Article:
1990 Daytona Winner David Sadowski.

There is unfortunately some sad news to report today with the passing of 1990 Daytona 200 winner and AMA 600 Supersport Champion David Sadowski. “Ski” was just 58 years old.

1990 AMA 600 Supersport Champion Sadowski leads his Vance & Hines Yamaha teammate Thomas Stevens. Photo courtesy of Larry Lawrence.

For most of the stories that I write for this Website, I don’t go “first person” with my point of view. But, I’m making an exception for Ski because he was one of my first Superbike heroes. I count Wayne Rainey as my all-time motorcycle racing hero, but Ski is part of a group of riders from the early 1990s who I greatly admire, and that group also includes Thomas Stevens, Jamie James, and Tom Kipp.

For me, Ski epitomizes the phrase “local hood done good.” and I say that with the greatest amount of respect. I lived in southeastern New Hampshire from the mid-1980s to late 1990s, in a little town about 30 minutes from North Hampton, New Hampshire. Ski was a local hero among us motorcycle riders and racing aficionadoes in that area because he was one of us. As the story goes, Ski used to ride his motorcycle around North Hampton and up and down New Hampshire’s coastal roads with nary a concern for the posted speed limits. He was often pulled over by local law enforcement, given countless warnings, tickets, and I’m almost certain he lost his driver’s license. One of the local policemen was actually a motorcycle rider himself, a racing fan, and a frequent visitor to Bryar Motorsports Park in Loudon, New Hampshire, which was the home of the Loudon Classic, the Loudon Road Racing Series, and a stop on the AMA road racing calendar. The policeman suggested to Ski that, if he wanted to ride like that, he should go up to Loudon and become a road racer. Well, David Sadowski did just that.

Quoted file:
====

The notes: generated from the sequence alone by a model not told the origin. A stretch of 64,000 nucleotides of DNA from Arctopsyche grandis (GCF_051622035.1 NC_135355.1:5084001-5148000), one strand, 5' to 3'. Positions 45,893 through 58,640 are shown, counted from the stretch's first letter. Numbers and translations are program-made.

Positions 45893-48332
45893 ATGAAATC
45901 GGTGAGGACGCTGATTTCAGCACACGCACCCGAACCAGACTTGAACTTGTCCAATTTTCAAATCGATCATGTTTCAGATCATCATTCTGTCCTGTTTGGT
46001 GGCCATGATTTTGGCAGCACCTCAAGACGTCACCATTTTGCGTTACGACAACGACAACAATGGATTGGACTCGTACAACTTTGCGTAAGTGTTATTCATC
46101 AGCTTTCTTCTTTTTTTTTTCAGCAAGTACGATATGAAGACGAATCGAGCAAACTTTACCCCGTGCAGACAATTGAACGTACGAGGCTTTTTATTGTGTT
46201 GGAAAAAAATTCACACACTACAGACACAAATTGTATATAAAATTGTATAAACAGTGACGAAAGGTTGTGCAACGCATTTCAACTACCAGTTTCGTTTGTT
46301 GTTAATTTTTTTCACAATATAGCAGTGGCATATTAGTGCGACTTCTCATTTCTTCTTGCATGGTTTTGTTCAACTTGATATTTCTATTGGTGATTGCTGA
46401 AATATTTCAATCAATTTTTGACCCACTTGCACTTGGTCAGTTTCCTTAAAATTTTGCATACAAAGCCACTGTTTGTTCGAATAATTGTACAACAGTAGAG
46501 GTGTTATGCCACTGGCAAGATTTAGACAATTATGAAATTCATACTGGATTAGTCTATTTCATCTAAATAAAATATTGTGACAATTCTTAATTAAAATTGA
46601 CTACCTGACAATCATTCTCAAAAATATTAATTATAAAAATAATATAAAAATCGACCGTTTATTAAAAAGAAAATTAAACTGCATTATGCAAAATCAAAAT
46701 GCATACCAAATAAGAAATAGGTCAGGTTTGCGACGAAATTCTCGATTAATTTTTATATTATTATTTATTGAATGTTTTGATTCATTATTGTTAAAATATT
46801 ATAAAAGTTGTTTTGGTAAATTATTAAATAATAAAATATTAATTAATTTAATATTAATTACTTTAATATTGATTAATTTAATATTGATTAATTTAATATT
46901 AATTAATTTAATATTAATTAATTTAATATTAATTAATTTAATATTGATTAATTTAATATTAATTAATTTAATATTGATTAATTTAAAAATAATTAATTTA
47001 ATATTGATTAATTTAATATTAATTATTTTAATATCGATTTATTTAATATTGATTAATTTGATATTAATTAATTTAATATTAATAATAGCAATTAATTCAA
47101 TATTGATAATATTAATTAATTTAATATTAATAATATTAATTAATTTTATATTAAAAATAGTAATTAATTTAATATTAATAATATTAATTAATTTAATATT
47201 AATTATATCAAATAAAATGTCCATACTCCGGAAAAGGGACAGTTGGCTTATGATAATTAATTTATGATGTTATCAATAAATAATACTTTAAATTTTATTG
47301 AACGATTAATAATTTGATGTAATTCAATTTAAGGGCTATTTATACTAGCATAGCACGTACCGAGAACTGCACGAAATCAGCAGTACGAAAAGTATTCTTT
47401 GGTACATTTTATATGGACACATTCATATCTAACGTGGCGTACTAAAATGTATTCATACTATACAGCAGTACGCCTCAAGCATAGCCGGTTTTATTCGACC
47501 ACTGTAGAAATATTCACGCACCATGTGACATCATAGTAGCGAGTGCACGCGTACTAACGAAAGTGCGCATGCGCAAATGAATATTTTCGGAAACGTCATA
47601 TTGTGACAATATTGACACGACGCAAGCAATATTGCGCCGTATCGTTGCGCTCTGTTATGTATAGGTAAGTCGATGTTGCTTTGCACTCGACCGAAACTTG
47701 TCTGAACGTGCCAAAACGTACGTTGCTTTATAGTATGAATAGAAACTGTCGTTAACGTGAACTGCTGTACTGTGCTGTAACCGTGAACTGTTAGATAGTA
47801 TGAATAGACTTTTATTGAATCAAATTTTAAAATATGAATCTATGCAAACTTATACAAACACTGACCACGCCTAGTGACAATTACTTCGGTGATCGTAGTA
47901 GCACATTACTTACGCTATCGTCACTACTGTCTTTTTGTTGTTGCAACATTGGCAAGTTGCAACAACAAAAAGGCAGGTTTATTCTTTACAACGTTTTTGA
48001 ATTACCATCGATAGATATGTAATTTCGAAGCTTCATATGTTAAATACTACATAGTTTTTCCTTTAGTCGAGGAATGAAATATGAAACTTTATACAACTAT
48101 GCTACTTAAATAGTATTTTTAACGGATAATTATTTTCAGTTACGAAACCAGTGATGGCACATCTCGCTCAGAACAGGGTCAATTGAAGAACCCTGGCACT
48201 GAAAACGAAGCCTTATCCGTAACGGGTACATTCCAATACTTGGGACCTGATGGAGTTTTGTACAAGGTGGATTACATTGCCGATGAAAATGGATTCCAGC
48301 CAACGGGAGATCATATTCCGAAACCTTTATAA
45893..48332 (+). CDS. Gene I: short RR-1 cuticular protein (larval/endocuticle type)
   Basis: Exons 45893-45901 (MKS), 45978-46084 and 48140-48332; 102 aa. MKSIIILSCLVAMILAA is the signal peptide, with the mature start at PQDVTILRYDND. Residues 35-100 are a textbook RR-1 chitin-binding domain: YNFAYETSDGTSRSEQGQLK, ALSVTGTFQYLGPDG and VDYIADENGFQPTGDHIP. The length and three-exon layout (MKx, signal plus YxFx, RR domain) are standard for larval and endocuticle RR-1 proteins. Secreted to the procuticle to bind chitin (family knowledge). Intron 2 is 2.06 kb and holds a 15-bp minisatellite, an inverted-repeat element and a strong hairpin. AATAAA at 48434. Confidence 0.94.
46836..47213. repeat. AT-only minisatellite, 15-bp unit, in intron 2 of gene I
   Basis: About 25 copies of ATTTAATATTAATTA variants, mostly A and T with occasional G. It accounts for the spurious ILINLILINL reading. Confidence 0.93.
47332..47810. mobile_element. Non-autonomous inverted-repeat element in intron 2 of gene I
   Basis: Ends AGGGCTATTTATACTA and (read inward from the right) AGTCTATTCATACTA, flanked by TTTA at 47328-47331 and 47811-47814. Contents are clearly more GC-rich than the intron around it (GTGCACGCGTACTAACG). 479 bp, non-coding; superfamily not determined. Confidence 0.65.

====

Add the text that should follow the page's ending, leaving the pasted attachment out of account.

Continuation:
David Sadowski, 1963-2022. Photo by Brian J. Nelson.

Elevating his game from a local street-riding legend (or hoodlum, depending on your point of view) to a bona fide motorcycle road racing hero beginning in New Hampshire, then New England, and finally, the United States if not the world, Ski’s 1990 Daytona 200 win cemented him as a celebrity, and at the same time, he helped make the magenta, yellow, and black color scheme of the newly formed Vance & Hines Yamaha motorcycle road racing team absolutely iconic.

And, needless to say, Ski compelled me to create an entire wardrobe made up of magenta, yellow, and black Vance & Hines Yamaha-branded T-shirts, jackets, and in honor of that local hood who had done good, of course, a hoodie.

David Sadowski went on to do so much more beyond that magical 1990 season. He raced all sorts of motorcycles, won two Formula USA National Championships, and is still considered by many to be one of the best-ever road racing TV broadcast color commentators.

I saw him near the hot pit at COTA a few years ago, and I gave him a really big hug and spent some time talking with him. I’m glad I did because I had no idea it would be the last time I would see him.

Godspeed, Ski. You will always be my New Hampshire hero.